Two architects, two visions, and two memorials commemorate loss and foster healing.
The terrorist attacks of September 11, 2001 endure as indelible visions of chaos, destruction, and unimaginable loss. About 2 billion people—one-third of the world’s population—watched the day’s tragedies as they unfolded live on television and online. Within 24 hours, another 2 billion learned of the succession of catastrophes, which were to be the most widely witnessed events in human history.
Fifty years after the publication of Kevin Lynch’s seminal book, his vocabulary and human-centered approach are still shaping urban design and wayfinding.
In my junior year in college, I took a correspondence course in urban geography from Penn State. As I read the textbook in the basement boiler room of an old elementary school (my summer job cleaning and fixing boilers was actually ideal for taking a correspondence course), I discovered an author who would forever change my perceptions about urban planning and design.
At Liberty Science Center, visitors use technology and new media to interact with—and even change—museum content.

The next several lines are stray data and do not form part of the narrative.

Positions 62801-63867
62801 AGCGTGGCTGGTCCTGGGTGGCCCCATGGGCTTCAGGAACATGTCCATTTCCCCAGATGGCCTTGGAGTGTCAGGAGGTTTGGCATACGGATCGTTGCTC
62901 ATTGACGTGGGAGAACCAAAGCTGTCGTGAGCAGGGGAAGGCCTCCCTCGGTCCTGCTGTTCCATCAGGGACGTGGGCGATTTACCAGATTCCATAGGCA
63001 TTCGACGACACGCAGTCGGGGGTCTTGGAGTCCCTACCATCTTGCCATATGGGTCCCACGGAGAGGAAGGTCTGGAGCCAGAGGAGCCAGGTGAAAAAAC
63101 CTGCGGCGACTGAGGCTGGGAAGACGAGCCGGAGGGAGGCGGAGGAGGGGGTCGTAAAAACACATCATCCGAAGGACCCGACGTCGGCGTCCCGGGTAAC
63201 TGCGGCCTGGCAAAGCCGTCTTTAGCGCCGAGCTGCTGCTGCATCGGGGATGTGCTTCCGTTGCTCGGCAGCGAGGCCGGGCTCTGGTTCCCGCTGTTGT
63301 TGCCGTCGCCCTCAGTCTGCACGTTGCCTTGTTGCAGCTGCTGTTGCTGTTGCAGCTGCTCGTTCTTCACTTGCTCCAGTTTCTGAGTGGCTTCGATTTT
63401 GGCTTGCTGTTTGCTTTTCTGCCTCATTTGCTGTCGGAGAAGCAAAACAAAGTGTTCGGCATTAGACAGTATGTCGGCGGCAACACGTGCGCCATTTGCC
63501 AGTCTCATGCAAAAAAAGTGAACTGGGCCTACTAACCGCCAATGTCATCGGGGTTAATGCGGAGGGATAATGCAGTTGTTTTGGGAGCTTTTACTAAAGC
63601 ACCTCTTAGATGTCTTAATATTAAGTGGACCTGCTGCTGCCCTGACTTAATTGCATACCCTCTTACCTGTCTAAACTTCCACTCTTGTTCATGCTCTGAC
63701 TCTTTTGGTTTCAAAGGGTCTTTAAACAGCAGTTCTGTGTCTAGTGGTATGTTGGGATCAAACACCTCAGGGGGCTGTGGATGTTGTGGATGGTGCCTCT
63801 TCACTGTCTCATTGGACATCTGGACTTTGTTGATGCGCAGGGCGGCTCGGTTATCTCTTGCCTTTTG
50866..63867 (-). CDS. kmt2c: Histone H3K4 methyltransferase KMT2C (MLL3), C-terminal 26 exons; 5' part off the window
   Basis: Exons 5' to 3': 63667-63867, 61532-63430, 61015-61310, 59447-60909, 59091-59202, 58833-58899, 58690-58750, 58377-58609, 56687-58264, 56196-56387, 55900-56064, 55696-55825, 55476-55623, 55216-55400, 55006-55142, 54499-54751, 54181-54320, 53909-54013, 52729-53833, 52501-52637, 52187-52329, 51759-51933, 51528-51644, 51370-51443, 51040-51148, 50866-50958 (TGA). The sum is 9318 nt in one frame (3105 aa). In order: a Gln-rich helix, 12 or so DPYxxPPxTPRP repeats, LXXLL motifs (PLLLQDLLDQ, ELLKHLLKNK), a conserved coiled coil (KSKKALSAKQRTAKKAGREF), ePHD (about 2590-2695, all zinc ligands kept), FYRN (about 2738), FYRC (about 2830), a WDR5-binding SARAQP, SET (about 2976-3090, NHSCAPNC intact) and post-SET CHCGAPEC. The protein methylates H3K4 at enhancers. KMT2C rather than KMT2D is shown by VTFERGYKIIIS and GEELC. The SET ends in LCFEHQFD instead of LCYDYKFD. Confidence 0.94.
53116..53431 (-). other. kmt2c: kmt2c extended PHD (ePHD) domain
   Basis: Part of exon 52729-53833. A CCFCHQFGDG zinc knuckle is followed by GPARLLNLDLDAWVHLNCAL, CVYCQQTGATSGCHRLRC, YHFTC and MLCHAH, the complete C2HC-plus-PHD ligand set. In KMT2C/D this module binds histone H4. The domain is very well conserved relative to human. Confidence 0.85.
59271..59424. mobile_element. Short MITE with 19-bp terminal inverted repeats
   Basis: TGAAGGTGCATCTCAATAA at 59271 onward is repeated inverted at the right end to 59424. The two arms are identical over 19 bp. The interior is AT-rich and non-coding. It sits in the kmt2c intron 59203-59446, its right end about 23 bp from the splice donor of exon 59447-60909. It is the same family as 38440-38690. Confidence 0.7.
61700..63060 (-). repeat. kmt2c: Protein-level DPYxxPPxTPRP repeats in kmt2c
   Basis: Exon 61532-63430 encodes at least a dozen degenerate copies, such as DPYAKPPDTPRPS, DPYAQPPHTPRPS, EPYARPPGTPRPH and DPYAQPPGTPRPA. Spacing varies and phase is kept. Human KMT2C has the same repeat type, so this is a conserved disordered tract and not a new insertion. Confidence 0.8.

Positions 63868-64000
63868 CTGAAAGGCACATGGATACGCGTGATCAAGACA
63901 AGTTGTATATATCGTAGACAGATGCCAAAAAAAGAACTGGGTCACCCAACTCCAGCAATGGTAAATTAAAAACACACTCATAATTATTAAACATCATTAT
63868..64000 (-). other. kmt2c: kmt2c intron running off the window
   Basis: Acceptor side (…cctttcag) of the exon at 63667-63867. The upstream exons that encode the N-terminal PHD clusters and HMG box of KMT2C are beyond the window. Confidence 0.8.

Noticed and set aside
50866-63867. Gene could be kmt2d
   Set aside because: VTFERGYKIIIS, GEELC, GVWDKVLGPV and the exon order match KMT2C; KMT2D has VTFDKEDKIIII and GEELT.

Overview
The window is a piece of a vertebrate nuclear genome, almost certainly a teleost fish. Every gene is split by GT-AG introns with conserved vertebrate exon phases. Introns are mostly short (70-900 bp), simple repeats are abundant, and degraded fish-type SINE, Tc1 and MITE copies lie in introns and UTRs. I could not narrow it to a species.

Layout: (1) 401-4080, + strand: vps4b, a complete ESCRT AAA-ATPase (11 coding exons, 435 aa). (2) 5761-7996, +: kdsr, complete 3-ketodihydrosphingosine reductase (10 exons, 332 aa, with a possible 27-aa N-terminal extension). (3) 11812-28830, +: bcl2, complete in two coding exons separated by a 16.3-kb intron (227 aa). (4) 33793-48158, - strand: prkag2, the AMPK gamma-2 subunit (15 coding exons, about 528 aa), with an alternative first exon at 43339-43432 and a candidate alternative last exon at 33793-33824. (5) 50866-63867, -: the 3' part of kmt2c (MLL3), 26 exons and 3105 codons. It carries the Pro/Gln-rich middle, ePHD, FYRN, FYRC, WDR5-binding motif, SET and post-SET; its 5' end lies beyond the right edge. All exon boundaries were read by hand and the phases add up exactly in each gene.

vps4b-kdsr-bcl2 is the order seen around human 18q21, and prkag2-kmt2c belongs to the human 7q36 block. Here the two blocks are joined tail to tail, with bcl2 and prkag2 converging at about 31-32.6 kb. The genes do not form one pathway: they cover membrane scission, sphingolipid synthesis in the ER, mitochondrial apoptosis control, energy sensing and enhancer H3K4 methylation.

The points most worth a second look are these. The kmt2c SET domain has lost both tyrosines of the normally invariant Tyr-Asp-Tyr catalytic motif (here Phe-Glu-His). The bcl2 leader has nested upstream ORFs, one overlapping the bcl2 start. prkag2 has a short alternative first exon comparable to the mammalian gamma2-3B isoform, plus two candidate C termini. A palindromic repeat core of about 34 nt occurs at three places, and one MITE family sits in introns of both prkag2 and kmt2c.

In a world where science and technology dramatically affect our everyday lives—think global warming, pandemic disease, and nanotechnology—science museums share the critical mission of educating visitors to make good choices about the way they live, work, and play.
In 2005, New Jersey’s Liberty Science Center looked in the mirror and faced the fact that it wasn’t up to the task.
Designed as an exhibition space to market one of New Jersey's tallest buildings, the Newport Tower Marketing Center's purpose was to help potential tenants visualize what they could achieve within the space.
Eat and Be Eaten began as an exhibition when Liberty Science Center needed to keep its live animal collection while its main building was closed for expansion. It would be on display for two years in temporary space and then move back to the main building upon completion of the renovation. It was designed as a modular system of durable hexagonal structures that could easily be reconfigured and expanded.
Just west of the tip of lower Manhattan and at the confluence of the Hudson River and the Atlantic Ocean, Liberty State Park played many roles in the events of September 11 and its aftermath. During the attacks, Jersey City residents and office workers gathered on the shore, witnessing the burning and collapse of the towers. Soon after, dozens of private, commercial, and Coast Guard boats shuttled evacuees from lower Manhattan to the docks at the park in the largest boatlift ever undertaken.